I spent a couple years living in Boulder, Colorado. In Boulder, apparently it was a normal thing for stores to offer yoga classes every so often. Even Fleet Feet Boulder, the running store that sponsored my team, had yoga classes, and they're a running and tri store, not a yoga store. Well, since they all knew me and I didn't want to make a fool out of myself in front of them (and because I had zero interest in yoga), I never went to their classes. The whole time I was in Boulder, people continued to tell me how relaxing yoga is. My friends Stefani and Elizabeth were convinced that hot yoga was the most relaxing, purifying, and soothing thing ever, and they seemed determined to convince me of the same thing. Well, anyway, hot yoga was out. I hate running in really hot temperatures, so why would I want to practice yoga in hot temperatures when I had the option to practice yoga in normal temperatures (or not practice yoga at all)? However, these were the same girls who got me mountain biking and snowboarding and I liked those things, so I figured I'd give it a try. They convinced me to go to a store class at the shop where Stef worked. I spent most of the class trying not to fall over. Not relaxing. Later, I rented a house with Stef and Susanna, another yoga fan, and I often got to hear about how relaxing and soothing yoga was, and how that one class was a poor example because the instructor was a different instructor than usual and had made us do advanced balance poses. They said this as they stood on one leg with their arms in the air, or as they balanced on their head and hands with their legs folded pretzel-like on one of their elbows. Uh huh, that doesn't look relaxing.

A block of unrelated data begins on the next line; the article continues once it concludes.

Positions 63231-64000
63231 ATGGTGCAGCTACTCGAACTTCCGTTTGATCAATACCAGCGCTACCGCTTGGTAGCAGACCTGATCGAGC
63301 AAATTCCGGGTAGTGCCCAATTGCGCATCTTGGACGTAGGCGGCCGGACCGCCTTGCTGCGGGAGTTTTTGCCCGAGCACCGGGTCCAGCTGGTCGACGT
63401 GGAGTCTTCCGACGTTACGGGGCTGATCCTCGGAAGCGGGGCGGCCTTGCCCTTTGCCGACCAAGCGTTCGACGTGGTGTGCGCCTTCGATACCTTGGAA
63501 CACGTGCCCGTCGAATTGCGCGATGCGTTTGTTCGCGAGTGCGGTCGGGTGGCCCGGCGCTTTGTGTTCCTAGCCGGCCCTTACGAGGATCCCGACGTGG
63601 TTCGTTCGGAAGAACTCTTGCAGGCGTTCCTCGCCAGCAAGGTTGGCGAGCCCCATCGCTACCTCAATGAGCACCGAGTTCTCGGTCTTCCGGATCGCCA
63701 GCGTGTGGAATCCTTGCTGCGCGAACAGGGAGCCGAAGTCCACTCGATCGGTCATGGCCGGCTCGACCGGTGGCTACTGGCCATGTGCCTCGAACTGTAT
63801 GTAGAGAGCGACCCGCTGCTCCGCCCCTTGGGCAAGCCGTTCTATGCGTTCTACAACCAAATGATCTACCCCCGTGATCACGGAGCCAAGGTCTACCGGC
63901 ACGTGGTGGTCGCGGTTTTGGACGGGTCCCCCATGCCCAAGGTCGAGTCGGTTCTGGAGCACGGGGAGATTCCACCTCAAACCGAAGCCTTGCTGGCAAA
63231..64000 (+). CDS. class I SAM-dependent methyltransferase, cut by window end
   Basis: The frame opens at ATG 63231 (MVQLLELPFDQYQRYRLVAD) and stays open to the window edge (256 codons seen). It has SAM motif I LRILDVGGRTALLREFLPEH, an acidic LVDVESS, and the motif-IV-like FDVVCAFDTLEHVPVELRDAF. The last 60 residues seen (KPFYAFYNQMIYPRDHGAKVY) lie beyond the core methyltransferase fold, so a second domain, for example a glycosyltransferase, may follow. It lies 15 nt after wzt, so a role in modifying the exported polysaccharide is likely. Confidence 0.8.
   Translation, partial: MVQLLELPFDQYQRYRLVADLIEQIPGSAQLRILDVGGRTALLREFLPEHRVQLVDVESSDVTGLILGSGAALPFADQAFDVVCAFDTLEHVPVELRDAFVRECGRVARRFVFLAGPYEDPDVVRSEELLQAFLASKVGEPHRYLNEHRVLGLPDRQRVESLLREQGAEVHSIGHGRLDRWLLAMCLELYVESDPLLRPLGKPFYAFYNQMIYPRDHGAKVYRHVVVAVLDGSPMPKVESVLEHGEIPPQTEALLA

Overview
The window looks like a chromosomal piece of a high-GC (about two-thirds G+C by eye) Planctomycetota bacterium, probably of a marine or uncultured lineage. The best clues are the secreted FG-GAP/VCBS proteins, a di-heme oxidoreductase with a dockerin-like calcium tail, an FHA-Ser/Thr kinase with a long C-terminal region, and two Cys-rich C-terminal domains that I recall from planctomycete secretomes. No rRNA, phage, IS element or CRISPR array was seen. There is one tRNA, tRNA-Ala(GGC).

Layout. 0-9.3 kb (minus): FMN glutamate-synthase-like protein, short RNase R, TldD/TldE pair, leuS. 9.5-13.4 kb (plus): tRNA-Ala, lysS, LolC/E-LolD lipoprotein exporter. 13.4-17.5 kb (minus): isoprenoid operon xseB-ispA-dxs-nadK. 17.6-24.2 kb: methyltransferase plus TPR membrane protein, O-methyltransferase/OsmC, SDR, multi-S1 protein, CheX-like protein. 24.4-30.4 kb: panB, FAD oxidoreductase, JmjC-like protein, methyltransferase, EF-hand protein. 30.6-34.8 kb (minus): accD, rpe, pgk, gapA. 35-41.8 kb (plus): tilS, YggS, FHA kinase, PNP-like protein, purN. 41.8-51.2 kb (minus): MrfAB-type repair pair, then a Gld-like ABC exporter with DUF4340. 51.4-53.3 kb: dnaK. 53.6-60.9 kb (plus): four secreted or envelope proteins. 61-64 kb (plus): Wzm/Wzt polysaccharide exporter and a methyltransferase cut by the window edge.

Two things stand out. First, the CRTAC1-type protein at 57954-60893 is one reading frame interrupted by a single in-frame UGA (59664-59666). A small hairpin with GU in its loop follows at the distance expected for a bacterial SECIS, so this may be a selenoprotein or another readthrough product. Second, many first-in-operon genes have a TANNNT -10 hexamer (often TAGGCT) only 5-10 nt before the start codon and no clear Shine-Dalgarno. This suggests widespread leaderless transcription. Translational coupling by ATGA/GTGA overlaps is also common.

When I moved back to Pennsylvania, I no longer came across stores that offered yoga classes, although I did somehow get dragged to a yoga class at my alma mater when I went to visit Molly. (Let's see how many times I can get Molly's name into my blog. That way, when she makes the US Olympic Team, I can run around telling people that I lived with her in college, and if they don't believe me, they could check my blog. I do not think Molly reads this, so I guess I can say whatever I want about her in here anyway.) All I can remember about that class is that it was not relaxing. Molly later told me it was power yoga or something like that, so it was supposed to be more of a strength workout. Knowing that, I guess it wasn't really supposed to be relaxing anyway.
I forgot about yoga for another year, until PT Fran had me start doing lunge yoga poses for flexibility and balance purposes. My quads told me they weren't relaxing either. About a week later, I picked up the P90X DVDs, which feature a workout called Yoga X. One of the first things I learned was that Chaturanga is a long word for dive-bomber pushup. Nobody in their right mind would ever call a dive-bomber pushup relaxing, yet Chaturanga seems to be a really commonly used thing in yoga. After Chaturanga, we transition to Runner Pose, which would not be an efficient stance to use at the starting line since it makes your quads work harder than real running does. From there we go to Crescent Pose...quads still working. Then on to Warrior I...quads starting to burn. Warrior II...quads really starting to burn. Reverse Warrior...quads telling me to f*** myself. Then it's time to lift one leg and balance in Warrior III...crash.
Moral of the story is that yoga is not relaxing. I'm sure people enjoy it. Sometimes I'm in the mood to run fast, and I enjoy the Daniels' 12x400 at mile pace workout (yeah, it's true, I say I hate 400's, but sometimes I really crave them). But that workout is not relaxing. At all. In fact, it's a frantic workout that involves running really fast, then spending a lap knowing what's coming next, and then getting to the starting line again and BANG, off again. So while I may enjoy the 12x400 workout, it's not relaxing or soothing or anything like that. And if it's possible to dislocate your hip from doing yoga too hard (not me...someone who actually likes yoga, I believe), well then...I doubt that dislocating your hip (or explaining that to your chiropractor) is relaxing.